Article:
Saturday, July 30, 2011

Internet.. an inherent right?

Displaying the real uses of the internet, but mostly unrelated to this post.
Two Lumps Comic = awesome.
So the other day, I was going through my Google Reader and came across an article about a person who had lost their internet for 1 year because they exceeded Comcast's bandwidth limit (link here).  If you don't want to click the link, here's a summary of what they said.

Comcast has a limit of 250 GB/month.  For 3 months in a row, this person exceeded their limit, due to their use of the Cloud (for those of you living under a rock, its is like the Internet's closet that everyone puts their crap in, and you can access it from anywhere, which is what makes it so appealing).  This guy apparently loves music and uploads all of his music to the Cloud.  He is also a photographer and he shoots in really high settings, then uploads his photos to the Cloud.

Well, all his uploading/downloading/general internet usage exceeded Comcast's limits 3x so the idiot guy got his internet turned off for a year, because he thought the limit only applied to his downloads, not his uploads AND his downloads.  Pretty shitty, not gonna argue that.  He argued that since Comcast is the only internet provider in his area (Seattle), this leaves him with no speedy or legal internet alternatives (although I'm pretty sure he could find some disks if he looks hard enough, I kid, I kid... kinda).  Also, pretty shitty, agreed.  Due to the Comcast internet monopoly in the area, he started the process of escalating the issue, he wrote the linked blog post and sent it up the communication world chain, including the FCC, Public Knowledge organization, city of Seattle's Mayer's Officer, and his city council rep.

So it was an interesting read.  Then it got super interesting when I read this:
"My opinion on all this is simple. The ability to access broadband internet is a right, and should be defined as an essential utility. Just as you're surprised when you flick a light switch and the light doesn't come on so are you surprised when the internet goes away in your house. The internet is used for communication, entertainment, business - an entire panopoly of humor endevours. Just as there are protections to keep water and electricity flowing to your house, so should the internet be protected."  (link)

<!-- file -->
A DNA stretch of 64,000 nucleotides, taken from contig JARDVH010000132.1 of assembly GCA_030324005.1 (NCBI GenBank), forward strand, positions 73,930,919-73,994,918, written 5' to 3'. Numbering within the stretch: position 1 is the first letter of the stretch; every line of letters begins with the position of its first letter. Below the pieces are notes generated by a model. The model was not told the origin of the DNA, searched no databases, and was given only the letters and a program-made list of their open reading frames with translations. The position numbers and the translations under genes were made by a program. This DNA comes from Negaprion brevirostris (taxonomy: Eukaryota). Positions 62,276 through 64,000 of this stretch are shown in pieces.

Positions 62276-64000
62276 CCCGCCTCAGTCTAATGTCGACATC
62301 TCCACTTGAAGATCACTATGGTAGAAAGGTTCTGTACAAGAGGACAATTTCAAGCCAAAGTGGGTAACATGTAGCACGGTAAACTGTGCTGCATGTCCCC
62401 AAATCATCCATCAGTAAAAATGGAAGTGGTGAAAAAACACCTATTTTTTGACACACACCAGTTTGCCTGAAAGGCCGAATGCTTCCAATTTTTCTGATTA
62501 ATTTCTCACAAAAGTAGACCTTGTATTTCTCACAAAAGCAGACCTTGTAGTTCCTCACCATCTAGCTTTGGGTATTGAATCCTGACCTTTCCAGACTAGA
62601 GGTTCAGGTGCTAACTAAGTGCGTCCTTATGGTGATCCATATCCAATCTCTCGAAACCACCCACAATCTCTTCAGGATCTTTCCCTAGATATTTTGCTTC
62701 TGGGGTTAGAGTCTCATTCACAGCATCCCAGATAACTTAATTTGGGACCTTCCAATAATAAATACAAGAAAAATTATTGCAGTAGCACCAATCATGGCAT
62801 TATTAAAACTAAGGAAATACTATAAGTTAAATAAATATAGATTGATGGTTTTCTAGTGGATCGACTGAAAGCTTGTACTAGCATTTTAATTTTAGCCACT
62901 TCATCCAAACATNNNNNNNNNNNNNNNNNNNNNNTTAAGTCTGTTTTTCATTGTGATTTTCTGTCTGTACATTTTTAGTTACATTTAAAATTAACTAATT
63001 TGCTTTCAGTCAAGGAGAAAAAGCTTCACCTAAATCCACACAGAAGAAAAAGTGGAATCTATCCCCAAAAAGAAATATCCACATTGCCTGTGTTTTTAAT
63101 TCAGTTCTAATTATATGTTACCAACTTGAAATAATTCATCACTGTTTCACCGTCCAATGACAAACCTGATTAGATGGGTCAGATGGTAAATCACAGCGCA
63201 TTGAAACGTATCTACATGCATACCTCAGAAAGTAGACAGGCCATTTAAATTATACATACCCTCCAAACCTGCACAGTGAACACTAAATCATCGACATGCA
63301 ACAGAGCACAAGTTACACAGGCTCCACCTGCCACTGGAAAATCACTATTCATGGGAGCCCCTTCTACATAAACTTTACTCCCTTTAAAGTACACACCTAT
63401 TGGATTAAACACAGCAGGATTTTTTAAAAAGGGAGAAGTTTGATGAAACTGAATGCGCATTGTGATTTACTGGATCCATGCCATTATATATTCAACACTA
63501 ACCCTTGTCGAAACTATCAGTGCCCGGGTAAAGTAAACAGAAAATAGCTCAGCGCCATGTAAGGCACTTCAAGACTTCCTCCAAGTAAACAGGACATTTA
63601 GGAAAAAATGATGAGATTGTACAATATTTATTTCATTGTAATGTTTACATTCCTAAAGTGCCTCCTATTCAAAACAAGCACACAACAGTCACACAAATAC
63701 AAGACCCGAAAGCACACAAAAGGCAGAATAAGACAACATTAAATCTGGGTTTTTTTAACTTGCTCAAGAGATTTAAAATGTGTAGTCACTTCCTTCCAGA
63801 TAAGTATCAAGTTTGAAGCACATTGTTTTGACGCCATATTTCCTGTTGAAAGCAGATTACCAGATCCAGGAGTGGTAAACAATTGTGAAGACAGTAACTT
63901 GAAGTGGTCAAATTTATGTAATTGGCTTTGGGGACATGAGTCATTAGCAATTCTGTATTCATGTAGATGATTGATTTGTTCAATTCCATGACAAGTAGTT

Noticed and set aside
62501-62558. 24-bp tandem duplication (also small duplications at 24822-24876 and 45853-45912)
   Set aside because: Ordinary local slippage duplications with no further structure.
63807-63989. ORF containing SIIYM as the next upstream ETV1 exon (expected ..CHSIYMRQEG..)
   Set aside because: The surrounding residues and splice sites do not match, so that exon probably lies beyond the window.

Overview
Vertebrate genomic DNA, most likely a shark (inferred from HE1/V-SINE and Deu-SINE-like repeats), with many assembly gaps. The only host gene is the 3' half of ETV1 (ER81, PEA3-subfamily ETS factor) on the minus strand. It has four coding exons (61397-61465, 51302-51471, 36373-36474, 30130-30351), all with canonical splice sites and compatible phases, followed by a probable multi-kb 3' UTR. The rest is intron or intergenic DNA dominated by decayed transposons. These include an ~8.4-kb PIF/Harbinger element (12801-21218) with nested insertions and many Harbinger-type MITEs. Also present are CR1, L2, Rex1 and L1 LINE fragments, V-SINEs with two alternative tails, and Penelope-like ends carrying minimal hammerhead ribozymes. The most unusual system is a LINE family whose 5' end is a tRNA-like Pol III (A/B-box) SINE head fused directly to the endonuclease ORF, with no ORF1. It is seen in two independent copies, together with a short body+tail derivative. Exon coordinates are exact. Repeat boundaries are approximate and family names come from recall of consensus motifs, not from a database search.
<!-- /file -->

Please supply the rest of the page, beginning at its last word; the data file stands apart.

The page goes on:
Really?  Arrogant "civilized" people piss me off.  He argued that Finland had passed a law making internet available for everyone and that the UN says broadband is a basic human right.  That's funny.

Don't get me wrong.  I'm so "plugged in", its sometimes painful.  When I can't get FB to load I get irritable, and I watched Teh Bear have the exact same reactions that I normally have while he was here when he couldn't access FB.  I have never thought that internet was a basic right.  Basic rights are food and water.  Things that making living possible.  Things that will kill you if you don't have them.  The writer argued that many things today are electronic only, meaning you have to have the internet in some places to get food stamps, distance-ed (university) classes, and VoIP services.  

I'm going to argue that if you need food stamps, then you probably don't have the money to pay for broadband internet to begin with.  If you are taking distance-ed classes, those are also pretty expensive (been there, done that).  And have you heard of POTS?  Plain old telephone system (yes you just got Navy-ed).  Apparently, that worked out for over 100 years.

I've lived in places (GTMO), where internet was a luxury.  A $60 a month for "high-speed" that was actually around 28ish KB/sec.  The guy in the article?  He had 15 MB/sec speed internet.  Let me break that down for you.  I had dial-up speed internet they charged me $60 for, and that was the only available option.  He had super high speed internet, which they probably charged him a similar amount for, or even if he paid more for the service, the point is that internet is optional.